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port, R. I., for duty. The order was delivered to him October 8, 1900.

"Mr. Caldwell was promoted to take rank as a lieutenant from December 29, 1899.

"During the period claimant served as aid to Admiral under the above orders he held the rank of lieutenant of the junior grade.

"Section 1096 of the Revised Statutes:

"The General of the Army may select from the Army such number of aids, not exceeding six, as he may deem necessary, who shall have, while serving on his staff, the rank of colonel of cavalry.'

"Section 1261 of the Revised Statutes:

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"The pay of a colonel is fixed at $3,500 per annum;' and by section 1262 each commissioned officer below the rank of brigadier-general is entitled 10 per centum of their current yearly pay for each term of five years.' Section 1267: In no case shall the pay of a colonel exceed $4,500 per year,

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"The Chief of the Bureau of Navigation, under date of February 20, 1905, informed this Office that 'The Bureau knows of no order authorizing in general terms the appointment of aids to the Admiral of the Navy.'

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"Section 1556 of the Revised Statutes as amended by the act of March 3, 1899 (30 Stat., 1024): For the pay and allowances prescribed by law of officers *, including the Admiral of the Navy, whose pay and allowances shall be the same as those received by the last General of the United States Army.

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"By section 630 of the United States Navy Regulations of 1870 the Admiral of the Navy is classed as a line officer.' "Paragraph 16, page 35, United States Navy Regulations

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of 1876:

"All officers attached to the personal staff of the Commander in Chief are under the immediate direction of the Chief of Staff; they will act as aids to the Commander in Chief at such time as he may require and he can assign them the duty of secretaries.'

Paragraph 7, page 2, United States Navy Regulations of

1876:

"A lieutenant-commander may act as aid to an admiral,

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Paragraph 38, page 14, United States Navy Regulations of 1893:

"A lieutenant of the junior grade may serve *

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aid to an officer of flag rank, "Paragraph 342, United States Navy Regulations of 1893: "The chief of staff, flag lieutenant, secretary, and aids shall constitute the personal staff of a flag officer.'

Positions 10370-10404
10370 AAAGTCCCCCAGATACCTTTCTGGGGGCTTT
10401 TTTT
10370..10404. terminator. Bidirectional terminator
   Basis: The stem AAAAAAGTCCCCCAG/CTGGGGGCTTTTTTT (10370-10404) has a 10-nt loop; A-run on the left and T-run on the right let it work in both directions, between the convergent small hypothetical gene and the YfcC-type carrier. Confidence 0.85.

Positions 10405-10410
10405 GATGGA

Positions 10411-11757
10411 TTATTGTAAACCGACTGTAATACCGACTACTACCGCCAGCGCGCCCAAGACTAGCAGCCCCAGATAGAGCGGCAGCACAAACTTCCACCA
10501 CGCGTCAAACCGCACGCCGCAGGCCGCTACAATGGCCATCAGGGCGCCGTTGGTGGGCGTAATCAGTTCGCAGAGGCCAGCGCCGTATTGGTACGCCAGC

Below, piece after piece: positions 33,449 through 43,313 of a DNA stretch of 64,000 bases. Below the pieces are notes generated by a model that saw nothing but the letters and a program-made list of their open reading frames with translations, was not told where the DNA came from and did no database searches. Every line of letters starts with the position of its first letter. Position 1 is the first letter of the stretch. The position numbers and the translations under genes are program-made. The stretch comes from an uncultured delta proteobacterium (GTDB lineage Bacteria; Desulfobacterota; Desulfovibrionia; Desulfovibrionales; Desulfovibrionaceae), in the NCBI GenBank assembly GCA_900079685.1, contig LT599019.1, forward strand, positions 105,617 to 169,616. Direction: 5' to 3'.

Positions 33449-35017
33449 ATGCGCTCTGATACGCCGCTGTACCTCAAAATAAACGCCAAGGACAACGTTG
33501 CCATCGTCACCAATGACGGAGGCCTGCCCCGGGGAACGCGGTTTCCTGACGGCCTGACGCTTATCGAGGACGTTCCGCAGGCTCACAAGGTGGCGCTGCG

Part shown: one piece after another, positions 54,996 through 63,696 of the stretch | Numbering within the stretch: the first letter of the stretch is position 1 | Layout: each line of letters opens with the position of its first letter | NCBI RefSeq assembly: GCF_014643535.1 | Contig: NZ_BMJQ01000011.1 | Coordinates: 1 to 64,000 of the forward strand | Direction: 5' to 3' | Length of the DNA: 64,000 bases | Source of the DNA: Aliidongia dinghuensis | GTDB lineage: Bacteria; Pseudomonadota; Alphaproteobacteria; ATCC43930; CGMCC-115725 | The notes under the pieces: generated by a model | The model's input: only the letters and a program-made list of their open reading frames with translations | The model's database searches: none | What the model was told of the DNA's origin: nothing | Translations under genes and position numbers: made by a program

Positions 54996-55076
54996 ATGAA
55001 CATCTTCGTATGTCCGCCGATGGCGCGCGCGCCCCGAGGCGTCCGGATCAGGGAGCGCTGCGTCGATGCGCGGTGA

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"Paragraph 344, as amended by circular No. 15, of June 3,

1895:

"He may also, when necessary, select other line officers, junior to the flag lieutenant, to service on his personal staff as aids, but shall not assign naval cadets to such duty.'

"Paragraph 343, United States Navy Regulations of 1900, page 76:

"The chief of staff, flag lieutenant, clerk, and aids shall constitute the personal staff of a flag officer;' and paragraph 345-(2):

"He may also, when necessary, select other line officers, junior to the flag lieutenant, to serve on his personal staff as aids, but shall not assign naval cadets to such duty.'

"Paragraph 363, United States Navy Regulations of 1900: "(1) An admiral, when ordered to command afloat, may, at his discretion, nominate to the Secretary of the Navy two line officers, not above the rank of lieutenant, to serve on his staff as flag lieutenant and secretary, respectively.'

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"(2) He may also, when necessary, select other line officers to serve as aids, but shall not assign a naval cadet to such duty.'

"I find no regulations authorizing aids to the Admiral except when afloat.

"Claimant was appointed a naval cadet September 7, 1887: promoted to ensign July 1, 1893; lieutenant of the junior grade March 3, 1899. His navy pay under section 1556 of the Revised Statutes as a lieutenant of the junior grade in his first five years would be, at sea, $1,800; shore duty $1,500. As a lieutenant first five years his pay would be, at sea, $2,400; shore $2,000. His pay as a lieutenant junior grade, corresponding in rank to a first lieutenant in the Army not mounted, would be at sea $1,500, plus 20 per cent for length of service, $1,800, and 15 per cent less for shore duty, $1,530.